Genre: Literary Fiction, Translations
Pages: 136
Source: Publisher
Rating: 5 stars

It has been ten days since I finished reading The Angel’s Beauty Spots, a collection of three novellas by the hugely talented writer, K.R. Meera. The book hangs heavy in my mind and heart. K.R. Meera’s writing has the knack of doing that – of worming its way through your heart and then the feeling of melancholia sets in strong.

 Why you ask?

Well because her stories are steeped in reality not very far removed from the world around us. A world where women have to struggle to make themselves seen, heard, and most of the time even loved.

These novellas are about women who do all of the above and more. They are fiercely independent and yet strangely tied to their men. They are lost, and not in the sense that they don’t know what’s in store for them, but they just wish it was easier, comfortable, and perhaps even simple. But would they be any happier if their lives were all of this? I guess not.

K.R. Meera’s women have this unique voice to them. This gumption, and yet this vulnerability that can overtake everything else. The hidden nuances as the world moves on around them. She creates a world that isn’t the one we live in or that’s the feeling I get when I read her every single time.

The book is divided in three novellas, as the title suggest.  The first is the titular novella about Angela who lives life on her terms (a string of convenient affairs and a failed marriage) and raises two girls single-handedly till tragedy strikes and things go way out of control.

The second novella (previously published as well), And Forgetting the Tree, I.. is about Radhika and the return of a long-time lover in her life and the consequences thereof.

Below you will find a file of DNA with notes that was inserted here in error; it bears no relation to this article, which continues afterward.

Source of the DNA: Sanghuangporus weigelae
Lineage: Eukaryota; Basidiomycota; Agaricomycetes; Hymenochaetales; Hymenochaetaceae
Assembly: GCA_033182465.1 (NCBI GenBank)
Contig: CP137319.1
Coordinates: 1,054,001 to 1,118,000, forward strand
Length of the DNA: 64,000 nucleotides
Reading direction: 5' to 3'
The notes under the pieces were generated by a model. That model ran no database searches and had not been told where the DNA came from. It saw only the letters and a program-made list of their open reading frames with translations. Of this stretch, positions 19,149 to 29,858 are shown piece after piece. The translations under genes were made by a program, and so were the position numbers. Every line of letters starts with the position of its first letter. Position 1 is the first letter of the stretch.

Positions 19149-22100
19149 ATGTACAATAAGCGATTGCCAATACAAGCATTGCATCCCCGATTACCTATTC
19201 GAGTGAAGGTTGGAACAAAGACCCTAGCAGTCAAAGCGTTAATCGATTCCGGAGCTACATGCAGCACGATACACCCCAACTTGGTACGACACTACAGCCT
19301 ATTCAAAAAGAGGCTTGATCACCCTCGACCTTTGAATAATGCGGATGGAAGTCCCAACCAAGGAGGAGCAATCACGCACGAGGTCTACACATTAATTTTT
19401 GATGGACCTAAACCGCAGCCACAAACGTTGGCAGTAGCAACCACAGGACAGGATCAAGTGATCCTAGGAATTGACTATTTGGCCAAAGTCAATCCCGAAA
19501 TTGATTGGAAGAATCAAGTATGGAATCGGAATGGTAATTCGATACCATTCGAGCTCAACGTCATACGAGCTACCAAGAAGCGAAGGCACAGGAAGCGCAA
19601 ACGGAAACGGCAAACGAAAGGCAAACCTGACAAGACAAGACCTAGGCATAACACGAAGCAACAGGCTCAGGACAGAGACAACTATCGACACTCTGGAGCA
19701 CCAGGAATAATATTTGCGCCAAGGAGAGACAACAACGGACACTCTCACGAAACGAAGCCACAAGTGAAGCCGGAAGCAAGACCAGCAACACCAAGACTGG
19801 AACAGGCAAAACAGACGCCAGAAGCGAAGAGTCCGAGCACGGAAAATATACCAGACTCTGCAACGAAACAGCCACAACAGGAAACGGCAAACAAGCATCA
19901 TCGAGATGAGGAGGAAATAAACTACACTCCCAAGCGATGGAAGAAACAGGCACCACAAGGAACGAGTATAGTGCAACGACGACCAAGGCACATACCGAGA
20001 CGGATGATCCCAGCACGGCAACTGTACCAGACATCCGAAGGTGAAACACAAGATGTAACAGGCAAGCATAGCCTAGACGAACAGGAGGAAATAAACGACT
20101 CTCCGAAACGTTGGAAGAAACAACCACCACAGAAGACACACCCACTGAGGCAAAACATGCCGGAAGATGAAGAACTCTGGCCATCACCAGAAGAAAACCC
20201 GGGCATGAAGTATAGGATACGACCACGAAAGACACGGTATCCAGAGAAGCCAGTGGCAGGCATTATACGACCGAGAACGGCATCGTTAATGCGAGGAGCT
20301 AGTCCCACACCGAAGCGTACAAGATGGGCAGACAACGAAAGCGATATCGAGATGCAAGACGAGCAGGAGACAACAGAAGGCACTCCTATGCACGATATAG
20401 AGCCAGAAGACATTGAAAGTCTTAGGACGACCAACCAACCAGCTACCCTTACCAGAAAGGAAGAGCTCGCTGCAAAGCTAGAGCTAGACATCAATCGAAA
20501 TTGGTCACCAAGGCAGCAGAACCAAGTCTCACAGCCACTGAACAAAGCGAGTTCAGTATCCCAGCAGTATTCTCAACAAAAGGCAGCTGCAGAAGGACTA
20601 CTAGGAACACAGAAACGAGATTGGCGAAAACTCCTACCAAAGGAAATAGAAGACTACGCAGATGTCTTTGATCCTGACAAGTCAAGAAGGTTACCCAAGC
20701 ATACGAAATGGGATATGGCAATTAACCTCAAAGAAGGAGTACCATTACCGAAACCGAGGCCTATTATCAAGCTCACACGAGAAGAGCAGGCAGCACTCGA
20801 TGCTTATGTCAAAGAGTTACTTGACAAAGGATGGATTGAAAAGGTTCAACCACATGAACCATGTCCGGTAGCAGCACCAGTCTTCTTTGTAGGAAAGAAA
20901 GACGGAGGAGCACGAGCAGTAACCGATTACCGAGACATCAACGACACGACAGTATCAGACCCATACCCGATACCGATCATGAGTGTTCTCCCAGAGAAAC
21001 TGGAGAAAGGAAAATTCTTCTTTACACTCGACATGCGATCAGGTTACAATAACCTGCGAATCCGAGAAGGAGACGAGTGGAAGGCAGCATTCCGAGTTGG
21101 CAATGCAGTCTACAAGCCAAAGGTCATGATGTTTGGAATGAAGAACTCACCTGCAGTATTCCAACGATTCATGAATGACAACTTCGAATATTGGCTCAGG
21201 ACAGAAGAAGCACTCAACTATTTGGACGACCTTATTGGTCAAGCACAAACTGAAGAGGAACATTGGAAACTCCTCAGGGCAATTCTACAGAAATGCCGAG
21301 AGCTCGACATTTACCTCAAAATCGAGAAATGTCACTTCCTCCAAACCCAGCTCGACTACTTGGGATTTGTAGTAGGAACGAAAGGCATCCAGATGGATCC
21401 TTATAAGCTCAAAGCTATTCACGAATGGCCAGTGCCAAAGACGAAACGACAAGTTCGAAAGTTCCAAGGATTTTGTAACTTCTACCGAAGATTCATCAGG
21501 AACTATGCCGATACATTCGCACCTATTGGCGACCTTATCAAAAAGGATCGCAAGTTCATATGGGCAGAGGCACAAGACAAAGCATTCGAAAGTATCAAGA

The last novella is titled The Deepest Blue about a wife who yearns more and longs for more than her husband can offer and seeks solace in the arms of a love that transcends time.

These are the premise of the novellas. It may seem ordinary till it isn’t. Meera’s writing infuses life, disappointment, a heavy heartedness, a feeling that won’t leave, and a claustrophobic sense of hopelessness in almost every novella. And yet, there is love. There is tenderness, and moments that redeem these women. There is violence, there is also rape, and there is a lot of anger as well. Meera’s characters like I mentioned earlier, do not have it easy. They are forever drifting to find their place in the world.

There is something about them – a tenacity and a sort of attitude that also wants to give up quite easily. And adding to that the translation by J. Devika as always is wondrous – stringing it all together for the English language reader, keeping the imagery and sense of prose intact.

The Angel’s Beauty Spots: Three Novellas is a great introduction to K.R. Meera’s works if you haven’t read her before. For those who have, you are in for a treat. Either way, read her and be mesmerised by the dark places of the human soul she is willing to explore and present it to her readers.